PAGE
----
Related Content: The main types of virtual CFO packages

How to hire a CFO for your business 

It’s not just about hiring a CFO – it’s about hiring the right CFO for your business. To do this, you’ll need to consider responsibilities, budget, experience, and cultural fit.

  • Determine Time & Responsibility Needs: Do you have enough work for a full-time CFO? Typically, if your company revenues are below $75M, it makes sense to hire a factional or virtual CFO as you probably don’t have enough work to justify a full-time CFO salary of $200k+. A fractional CFO would cost much less, typically $5,000 – $7500 per month depending on needs.
  • Determine Budget for Position: As mentioned above, a full-time CFO would cost over $200k annually. And this is before benefits such as healthcare, bonuses, profit sharing, etc.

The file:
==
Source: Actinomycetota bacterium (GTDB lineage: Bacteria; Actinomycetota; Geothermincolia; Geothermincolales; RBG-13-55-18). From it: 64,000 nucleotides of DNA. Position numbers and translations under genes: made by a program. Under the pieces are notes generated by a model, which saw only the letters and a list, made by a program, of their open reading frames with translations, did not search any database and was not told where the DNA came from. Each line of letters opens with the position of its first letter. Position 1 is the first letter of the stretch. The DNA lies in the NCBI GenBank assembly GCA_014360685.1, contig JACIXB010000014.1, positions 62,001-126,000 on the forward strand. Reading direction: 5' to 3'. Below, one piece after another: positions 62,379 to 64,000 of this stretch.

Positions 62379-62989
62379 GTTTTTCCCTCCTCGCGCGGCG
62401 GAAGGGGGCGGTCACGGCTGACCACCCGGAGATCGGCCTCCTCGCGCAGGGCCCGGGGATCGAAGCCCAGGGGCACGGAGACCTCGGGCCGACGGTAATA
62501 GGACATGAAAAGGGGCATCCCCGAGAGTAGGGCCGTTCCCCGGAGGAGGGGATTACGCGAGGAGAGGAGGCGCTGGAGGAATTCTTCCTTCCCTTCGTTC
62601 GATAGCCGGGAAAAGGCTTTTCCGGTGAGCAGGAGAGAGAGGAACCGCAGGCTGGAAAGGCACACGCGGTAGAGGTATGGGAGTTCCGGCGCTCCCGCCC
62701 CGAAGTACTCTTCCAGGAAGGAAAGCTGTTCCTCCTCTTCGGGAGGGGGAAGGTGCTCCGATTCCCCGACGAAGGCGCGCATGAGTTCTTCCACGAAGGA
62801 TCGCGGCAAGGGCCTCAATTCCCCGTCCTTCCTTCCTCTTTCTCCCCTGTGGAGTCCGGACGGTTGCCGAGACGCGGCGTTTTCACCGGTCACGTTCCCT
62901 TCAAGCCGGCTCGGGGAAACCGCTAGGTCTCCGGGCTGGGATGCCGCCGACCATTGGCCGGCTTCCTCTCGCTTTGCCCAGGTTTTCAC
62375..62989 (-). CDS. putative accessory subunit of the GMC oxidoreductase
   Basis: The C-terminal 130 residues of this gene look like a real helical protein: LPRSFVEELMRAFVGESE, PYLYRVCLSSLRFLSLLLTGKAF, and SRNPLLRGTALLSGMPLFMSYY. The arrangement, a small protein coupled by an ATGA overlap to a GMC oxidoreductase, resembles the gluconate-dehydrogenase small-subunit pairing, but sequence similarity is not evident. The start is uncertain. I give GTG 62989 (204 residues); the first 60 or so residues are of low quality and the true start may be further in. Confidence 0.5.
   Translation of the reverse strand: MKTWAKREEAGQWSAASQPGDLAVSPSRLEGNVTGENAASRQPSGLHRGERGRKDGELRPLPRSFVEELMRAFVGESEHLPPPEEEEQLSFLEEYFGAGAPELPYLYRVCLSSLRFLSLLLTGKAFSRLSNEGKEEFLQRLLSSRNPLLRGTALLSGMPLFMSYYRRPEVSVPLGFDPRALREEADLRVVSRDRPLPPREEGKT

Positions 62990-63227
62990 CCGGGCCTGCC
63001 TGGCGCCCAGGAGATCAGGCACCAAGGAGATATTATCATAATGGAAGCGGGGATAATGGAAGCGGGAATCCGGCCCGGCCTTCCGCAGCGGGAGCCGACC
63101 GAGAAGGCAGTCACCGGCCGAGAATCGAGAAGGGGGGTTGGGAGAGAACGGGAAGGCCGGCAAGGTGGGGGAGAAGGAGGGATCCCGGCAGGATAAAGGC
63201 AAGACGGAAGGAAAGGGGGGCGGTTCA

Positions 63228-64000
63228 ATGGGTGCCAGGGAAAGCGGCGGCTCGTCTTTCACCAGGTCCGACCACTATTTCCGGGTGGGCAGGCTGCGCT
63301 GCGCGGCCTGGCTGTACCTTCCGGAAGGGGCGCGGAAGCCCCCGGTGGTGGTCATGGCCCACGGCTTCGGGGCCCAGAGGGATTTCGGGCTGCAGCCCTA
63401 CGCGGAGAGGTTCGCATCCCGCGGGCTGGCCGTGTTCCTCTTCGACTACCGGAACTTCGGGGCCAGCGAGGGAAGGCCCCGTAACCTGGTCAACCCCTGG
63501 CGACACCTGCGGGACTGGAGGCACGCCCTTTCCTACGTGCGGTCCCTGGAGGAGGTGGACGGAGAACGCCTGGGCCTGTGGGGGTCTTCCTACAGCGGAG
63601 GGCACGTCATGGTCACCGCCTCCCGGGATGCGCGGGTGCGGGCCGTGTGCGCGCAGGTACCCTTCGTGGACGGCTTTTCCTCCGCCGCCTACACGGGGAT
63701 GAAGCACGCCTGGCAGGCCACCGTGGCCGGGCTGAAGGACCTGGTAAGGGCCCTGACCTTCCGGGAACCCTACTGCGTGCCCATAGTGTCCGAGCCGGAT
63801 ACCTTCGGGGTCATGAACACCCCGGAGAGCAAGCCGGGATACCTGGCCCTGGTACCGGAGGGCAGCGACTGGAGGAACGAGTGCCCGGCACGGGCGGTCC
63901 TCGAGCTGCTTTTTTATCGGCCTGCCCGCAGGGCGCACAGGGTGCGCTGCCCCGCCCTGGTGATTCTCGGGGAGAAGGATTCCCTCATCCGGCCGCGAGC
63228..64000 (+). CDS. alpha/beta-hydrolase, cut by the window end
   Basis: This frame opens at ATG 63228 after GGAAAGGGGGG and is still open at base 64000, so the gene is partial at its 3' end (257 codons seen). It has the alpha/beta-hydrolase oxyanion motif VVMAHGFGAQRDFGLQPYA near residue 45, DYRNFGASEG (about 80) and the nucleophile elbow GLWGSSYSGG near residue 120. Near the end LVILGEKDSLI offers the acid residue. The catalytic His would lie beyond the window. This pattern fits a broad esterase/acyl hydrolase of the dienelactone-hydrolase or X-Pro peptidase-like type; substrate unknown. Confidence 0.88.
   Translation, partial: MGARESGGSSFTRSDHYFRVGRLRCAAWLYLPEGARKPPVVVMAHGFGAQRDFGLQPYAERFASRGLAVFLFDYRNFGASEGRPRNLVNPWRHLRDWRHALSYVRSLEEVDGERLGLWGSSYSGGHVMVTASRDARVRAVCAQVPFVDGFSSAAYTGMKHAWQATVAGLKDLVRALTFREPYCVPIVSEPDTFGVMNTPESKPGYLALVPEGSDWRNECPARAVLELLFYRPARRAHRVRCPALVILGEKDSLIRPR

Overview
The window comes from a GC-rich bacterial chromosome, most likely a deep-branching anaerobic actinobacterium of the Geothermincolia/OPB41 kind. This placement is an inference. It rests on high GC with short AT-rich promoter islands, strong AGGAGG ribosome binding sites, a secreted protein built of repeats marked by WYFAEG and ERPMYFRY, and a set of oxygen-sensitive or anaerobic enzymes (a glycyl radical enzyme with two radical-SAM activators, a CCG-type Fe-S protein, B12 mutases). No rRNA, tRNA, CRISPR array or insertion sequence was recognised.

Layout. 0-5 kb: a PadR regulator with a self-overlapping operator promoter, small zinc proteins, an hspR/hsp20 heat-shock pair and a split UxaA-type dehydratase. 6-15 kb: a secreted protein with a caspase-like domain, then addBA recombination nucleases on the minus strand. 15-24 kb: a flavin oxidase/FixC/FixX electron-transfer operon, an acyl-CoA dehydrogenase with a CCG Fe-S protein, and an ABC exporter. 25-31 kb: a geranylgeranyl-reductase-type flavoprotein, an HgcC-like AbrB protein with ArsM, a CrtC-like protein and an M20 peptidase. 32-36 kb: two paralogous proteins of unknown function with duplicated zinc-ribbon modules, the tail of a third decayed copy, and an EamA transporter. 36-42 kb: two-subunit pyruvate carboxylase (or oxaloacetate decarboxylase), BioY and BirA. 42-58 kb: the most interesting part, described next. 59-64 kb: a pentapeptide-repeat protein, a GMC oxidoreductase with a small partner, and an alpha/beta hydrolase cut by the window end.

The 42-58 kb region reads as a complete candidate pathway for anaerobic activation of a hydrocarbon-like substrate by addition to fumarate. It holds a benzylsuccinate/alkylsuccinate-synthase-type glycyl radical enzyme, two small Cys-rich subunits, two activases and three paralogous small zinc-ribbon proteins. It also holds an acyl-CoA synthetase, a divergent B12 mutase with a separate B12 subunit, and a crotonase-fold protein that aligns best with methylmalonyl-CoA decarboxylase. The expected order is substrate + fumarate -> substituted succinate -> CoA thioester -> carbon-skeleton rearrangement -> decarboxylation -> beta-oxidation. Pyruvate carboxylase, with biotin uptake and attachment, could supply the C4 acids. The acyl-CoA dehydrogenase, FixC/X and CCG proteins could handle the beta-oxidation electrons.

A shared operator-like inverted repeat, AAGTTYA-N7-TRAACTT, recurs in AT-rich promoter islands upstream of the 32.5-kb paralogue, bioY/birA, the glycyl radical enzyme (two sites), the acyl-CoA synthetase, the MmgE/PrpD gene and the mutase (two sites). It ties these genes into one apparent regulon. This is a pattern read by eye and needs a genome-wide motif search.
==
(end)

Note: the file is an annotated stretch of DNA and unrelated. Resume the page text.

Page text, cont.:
• Evaluate Desired Experience: Do you want someone with exact industry and company size experience, or do you want a bit broader experience that might be able to bring best practices from more than one industry?  
  • Engage Your Network & Consider Experienced Recruiter: Use your network to get leads on experienced CFOs and also consider hiring a recruiter in the finance field to help you vet candidates. This saves you time in the long run as recruiters can do a lot of the leg work for you.
  • Interview for Experience & Cultural Fit: Do not underestimate the value of cultural fit! A candidate with fantastic education and experience will still not be successful if they are not fit in your organization’s culture. Consider utilizing assessment tools such as Culture Index or Predictive Index to guide this aspect.

Need help getting started with a CFO?

A CFO can be a valuable asset to any company, regardless of its size. If you’re looking for assistance in financial planning and analysis, cash flow management, budgeting, and forecasting, or investor relations, contact us today. Our team of experts can help you grow your business and make sound financial decisions that will benefit your bottom line.

Here’s everything you need to know about CFO fees and rates